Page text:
They’d probably say I was a shit D.A. [laughs] and they’re right but I learned three pillars, one from each of them: Mark Molloy is a master of emotion and theme, Glendyn Ivin is great with setting and character, and Garth Davis has this eye for expanding on concepts and world-building. I ‘stole’ those mentalities from those incredible people.


Working at Exit Films also taught me professionalism: I’d learned a lot by playing around on my own so jumping into a company of that calibre showed me the procedures, the mentality needed to ground what you’re producing so that everyone – client, agency, everyone down to the runner – has a clear understanding of what’s going on.


 


It sounds like communication and trust are important to you as a director…


Yeah – a director’s role, in my mind, is to find the strengths in the individuals to create a team of people that all have the exact same goal – and give them the confidence to do their job.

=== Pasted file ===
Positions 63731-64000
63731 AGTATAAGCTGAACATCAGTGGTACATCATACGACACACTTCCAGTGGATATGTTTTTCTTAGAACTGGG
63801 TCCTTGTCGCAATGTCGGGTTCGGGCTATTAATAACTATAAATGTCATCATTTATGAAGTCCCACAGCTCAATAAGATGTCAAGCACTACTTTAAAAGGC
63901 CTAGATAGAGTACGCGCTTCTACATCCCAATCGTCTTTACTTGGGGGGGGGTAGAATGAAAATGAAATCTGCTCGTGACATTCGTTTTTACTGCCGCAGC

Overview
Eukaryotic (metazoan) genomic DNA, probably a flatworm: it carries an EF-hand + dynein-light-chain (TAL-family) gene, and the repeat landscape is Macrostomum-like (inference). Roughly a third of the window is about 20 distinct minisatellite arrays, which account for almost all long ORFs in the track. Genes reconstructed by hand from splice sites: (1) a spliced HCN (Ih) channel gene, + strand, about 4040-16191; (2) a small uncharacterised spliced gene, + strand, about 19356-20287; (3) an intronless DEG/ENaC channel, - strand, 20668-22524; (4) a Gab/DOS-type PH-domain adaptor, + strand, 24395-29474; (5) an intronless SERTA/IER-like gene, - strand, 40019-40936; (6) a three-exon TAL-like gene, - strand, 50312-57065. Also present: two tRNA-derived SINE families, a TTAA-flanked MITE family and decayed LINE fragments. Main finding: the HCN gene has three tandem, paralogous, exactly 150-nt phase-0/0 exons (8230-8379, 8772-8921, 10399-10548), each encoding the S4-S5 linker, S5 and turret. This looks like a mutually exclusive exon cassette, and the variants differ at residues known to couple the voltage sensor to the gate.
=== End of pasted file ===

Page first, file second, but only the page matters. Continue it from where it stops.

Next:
I like to make sure that when someone has a question, I can answer it – or think on my feet to fix a problem – but I also want to trust in, for example, the cinematographer. It’s not a director’s job to hold the camera and they’ll probably see an angle you couldn’t perceive. It’s probably better than your original thought because a director is also thinking about eight other things.


I want everyone to be on the same page and try to figure out what we’re going to do. It’s the entire crew that makes it work, not just the director.


 


Before you started working in the industry – where did your love of filmmaking come from?